Birima Seck isn’t trying to shed “the freshman 15” like some of his fellow University of New Mexico students who are experiencing the college life for the first time.
In fact, the 6-foot-11 UNM freshman forward on the Lobo basketball team is open to suggestions on how he can add some weight to the rail-thin, 187-pound frame he showed up with over the summer from Dream City Christian prep school in Glendale, Arizona.
“I sneak protein powder into his oatmeal,” said teammate Gethro Muscadin, the 6-10 Kansas transfer who teammates agree is the best chef on the team and who regularly makes meals for his teammates.
“I don’t know what he does to it, but I love the oatmeal he makes,” Seck said last week.
Be it the oatmeal, the secret protein powder, the workout regime of strength coach Matt Flores, or likely a combination of them all, Seck on Wednesday was proud to say something seems to be working.
“I’m up to 195 pounds,” he said with a smile when talking to reporters ahead of Friday night’s Lobo exhibition game in the Pit against NCAA Division II New Mexico Highlands.
“And I’m getting stronger. I feel it.”
That’s been clear.
The Senegal native is noticeably stronger on the court, but it’s his recent strides mentally that may prove more important. He will be playing more at the start of the season than maybe originally planned – returning 6-10 forward Valdir Manuel is suspended indefinitely and Muscadin has dealt with some discipline matters of his own that led to his missing last week’s intrasquad scrimmage.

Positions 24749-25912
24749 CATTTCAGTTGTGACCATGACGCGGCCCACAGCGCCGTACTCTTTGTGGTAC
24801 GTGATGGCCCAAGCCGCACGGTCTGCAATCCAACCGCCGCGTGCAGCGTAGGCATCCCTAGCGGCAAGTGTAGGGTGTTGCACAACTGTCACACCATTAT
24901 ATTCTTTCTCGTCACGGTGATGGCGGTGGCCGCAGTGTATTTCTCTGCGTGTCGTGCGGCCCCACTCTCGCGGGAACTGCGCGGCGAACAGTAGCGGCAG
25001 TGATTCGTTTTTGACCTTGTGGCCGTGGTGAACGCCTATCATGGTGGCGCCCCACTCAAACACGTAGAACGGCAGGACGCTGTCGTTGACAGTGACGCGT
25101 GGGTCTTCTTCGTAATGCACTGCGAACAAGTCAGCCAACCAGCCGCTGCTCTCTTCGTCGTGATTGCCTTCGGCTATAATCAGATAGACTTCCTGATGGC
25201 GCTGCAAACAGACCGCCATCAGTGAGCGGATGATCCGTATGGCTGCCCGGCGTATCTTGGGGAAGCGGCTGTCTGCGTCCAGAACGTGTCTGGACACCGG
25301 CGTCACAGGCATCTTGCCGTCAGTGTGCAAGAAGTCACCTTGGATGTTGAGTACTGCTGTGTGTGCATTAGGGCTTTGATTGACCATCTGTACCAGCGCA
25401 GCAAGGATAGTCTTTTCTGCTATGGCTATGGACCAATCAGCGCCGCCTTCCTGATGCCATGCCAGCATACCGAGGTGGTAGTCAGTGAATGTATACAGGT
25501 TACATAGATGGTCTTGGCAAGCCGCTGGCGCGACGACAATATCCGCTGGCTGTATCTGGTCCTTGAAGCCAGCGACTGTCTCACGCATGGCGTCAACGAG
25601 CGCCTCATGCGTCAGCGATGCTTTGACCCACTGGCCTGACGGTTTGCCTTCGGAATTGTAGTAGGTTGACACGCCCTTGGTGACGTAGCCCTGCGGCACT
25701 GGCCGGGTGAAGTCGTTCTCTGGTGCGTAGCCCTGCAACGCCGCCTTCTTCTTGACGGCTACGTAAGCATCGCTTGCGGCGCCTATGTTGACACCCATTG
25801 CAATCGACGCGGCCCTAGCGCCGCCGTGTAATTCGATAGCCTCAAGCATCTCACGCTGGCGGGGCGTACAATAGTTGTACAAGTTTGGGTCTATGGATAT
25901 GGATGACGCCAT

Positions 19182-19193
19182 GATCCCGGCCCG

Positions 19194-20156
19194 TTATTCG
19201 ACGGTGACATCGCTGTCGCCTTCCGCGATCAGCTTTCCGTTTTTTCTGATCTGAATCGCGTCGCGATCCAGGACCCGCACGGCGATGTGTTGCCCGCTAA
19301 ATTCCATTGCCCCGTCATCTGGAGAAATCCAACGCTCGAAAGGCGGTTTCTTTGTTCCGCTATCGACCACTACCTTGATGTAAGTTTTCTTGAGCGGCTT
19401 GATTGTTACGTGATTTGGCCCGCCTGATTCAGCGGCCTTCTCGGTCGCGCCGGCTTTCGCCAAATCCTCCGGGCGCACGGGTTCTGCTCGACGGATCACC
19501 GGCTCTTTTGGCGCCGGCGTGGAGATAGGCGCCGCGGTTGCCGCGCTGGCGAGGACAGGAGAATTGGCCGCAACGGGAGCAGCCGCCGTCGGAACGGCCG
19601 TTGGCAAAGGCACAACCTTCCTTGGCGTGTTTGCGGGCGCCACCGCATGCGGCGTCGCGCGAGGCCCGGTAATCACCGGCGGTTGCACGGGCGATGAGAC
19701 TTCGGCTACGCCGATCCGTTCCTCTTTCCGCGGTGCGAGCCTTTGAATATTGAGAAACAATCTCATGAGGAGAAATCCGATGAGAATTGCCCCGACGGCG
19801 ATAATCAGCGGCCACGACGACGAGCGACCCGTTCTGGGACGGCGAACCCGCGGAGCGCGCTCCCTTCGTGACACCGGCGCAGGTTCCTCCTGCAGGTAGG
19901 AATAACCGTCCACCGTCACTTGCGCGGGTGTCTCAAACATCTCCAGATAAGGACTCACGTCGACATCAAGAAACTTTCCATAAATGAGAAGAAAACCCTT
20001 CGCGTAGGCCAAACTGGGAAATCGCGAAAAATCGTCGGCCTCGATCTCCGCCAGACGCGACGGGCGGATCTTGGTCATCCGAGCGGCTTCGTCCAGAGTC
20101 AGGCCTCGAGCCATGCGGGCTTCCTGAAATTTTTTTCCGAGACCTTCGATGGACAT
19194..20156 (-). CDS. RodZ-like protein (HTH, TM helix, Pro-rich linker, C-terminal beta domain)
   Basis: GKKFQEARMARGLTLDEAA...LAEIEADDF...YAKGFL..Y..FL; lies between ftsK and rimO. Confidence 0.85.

“Before I came here, I got a mind-set that I’m a good player,” said Seck. “Honestly, my first two weeks (in Albuquerque), I was like, ‘Oh, man. I’m not good. I’m not there yet.’ I saw them (the other Lobo big men) — they were big, they can shoot, they can do everything. …
“That was hard because I was thinking I was a good player, but when I got here, things were different.”
If the initial shock began to wear off in two weeks, it took about two months, he said, before he started to really feel comfortable again on the court, which has happened in just the past few weeks.
It was due in part, Seck says, to his teammates – sophomore guard Jamal Mashburn Jr. in particular – helping him to regain his confidence.
“I feel like the game is mostly mental,” said Mashburn, a 6-2 guard who played for first-year Lobox coach Richard Pitino last season at Minnesota and is one of three players voted by teammates to be a team captain this season.
“And I think for (Seck) … I just think he needs to just continue to (build) that confidence and really bring that confidence out. He’s been getting (to) the gym. He’s with me every day working in the gym. I always harp on him to just keep playing hard. Keep being you and just keep at it.”
Seck says his role for now is defense, effort and rebounding like crazy. And he no longer has any doubts about the levels he can rise to in the sport.
“Right now, I’m feeling great,” Seck said. “I’m confident. It’s not because it’s easy. … I just kept working. I’m not going to say I’m there, but I’m ready to go (to start the season).”
Pitino says the strides Seck has made over the past month or so are undeniable.
“I definitely see improvement with Birima,” Pitino said. “I think before, he was trying to figure it out, so to speak – where he is on the court. (Now), I think he’s starting to understand if I just play hard, and I listen, I’m gonna get opportunities. He doesn’t keep score of anything else.”
Where some players might let a bad call or a missed assignment linger in their heads for a few more possessions, Pitino says, “Birima doesn’t care. He just moves on. That’s a skill like anything else. And I do think that our players have been very good with helping him build confidence. I’ve seen it.”